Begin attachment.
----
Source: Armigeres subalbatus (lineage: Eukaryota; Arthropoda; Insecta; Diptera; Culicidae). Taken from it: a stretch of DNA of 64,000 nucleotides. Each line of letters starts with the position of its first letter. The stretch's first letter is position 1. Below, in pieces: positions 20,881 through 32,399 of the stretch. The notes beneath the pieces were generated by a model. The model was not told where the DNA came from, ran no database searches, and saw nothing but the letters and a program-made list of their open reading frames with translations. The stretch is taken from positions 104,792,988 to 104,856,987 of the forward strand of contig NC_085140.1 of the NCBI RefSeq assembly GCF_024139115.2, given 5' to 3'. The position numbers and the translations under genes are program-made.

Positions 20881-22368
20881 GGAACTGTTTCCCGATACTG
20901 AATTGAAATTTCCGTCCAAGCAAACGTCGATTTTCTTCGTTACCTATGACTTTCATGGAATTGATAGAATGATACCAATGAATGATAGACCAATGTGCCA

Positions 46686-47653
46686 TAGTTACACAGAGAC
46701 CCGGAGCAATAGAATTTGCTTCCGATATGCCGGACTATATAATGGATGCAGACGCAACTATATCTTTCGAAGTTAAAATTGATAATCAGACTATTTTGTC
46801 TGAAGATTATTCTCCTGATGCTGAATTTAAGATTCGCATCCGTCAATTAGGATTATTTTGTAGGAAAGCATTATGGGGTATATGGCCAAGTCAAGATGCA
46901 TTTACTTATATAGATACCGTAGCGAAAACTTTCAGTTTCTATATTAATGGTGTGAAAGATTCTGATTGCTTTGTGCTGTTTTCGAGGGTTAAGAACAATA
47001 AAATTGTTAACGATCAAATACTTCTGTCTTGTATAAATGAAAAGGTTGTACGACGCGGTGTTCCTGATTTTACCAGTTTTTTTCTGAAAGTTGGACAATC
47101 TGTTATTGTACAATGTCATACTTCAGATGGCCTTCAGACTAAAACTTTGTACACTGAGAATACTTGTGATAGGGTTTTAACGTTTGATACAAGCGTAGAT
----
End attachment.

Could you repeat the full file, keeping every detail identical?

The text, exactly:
Source: Armigeres subalbatus (lineage: Eukaryota; Arthropoda; Insecta; Diptera; Culicidae). Taken from it: a stretch of DNA of 64,000 nucleotides. Each line of letters starts with the position of its first letter. The stretch's first letter is position 1. Below, in pieces: positions 20,881 through 32,399 of the stretch. The notes beneath the pieces were generated by a model. The model was not told where the DNA came from, ran no database searches, and saw nothing but the letters and a program-made list of their open reading frames with translations. The stretch is taken from positions 104,792,988 to 104,856,987 of the forward strand of contig NC_085140.1 of the NCBI RefSeq assembly GCF_024139115.2, given 5' to 3'. The position numbers and the translations under genes are program-made.

Positions 20881-22368
20881 GGAACTGTTTCCCGATACTG
20901 AATTGAAATTTCCGTCCAAGCAAACGTCGATTTTCTTCGTTACCTATGACTTTCATGGAATTGATAGAATGATACCAATGAATGATAGACCAATGTGCCA

Positions 46686-47653
46686 TAGTTACACAGAGAC
46701 CCGGAGCAATAGAATTTGCTTCCGATATGCCGGACTATATAATGGATGCAGACGCAACTATATCTTTCGAAGTTAAAATTGATAATCAGACTATTTTGTC
46801 TGAAGATTATTCTCCTGATGCTGAATTTAAGATTCGCATCCGTCAATTAGGATTATTTTGTAGGAAAGCATTATGGGGTATATGGCCAAGTCAAGATGCA
46901 TTTACTTATATAGATACCGTAGCGAAAACTTTCAGTTTCTATATTAATGGTGTGAAAGATTCTGATTGCTTTGTGCTGTTTTCGAGGGTTAAGAACAATA
47001 AAATTGTTAACGATCAAATACTTCTGTCTTGTATAAATGAAAAGGTTGTACGACGCGGTGTTCCTGATTTTACCAGTTTTTTTCTGAAAGTTGGACAATC
47101 TGTTATTGTACAATGTCATACTTCAGATGGCCTTCAGACTAAAACTTTGTACACTGAGAATACTTGTGATAGGGTTTTAACGTTTGATACAAGCGTAGAT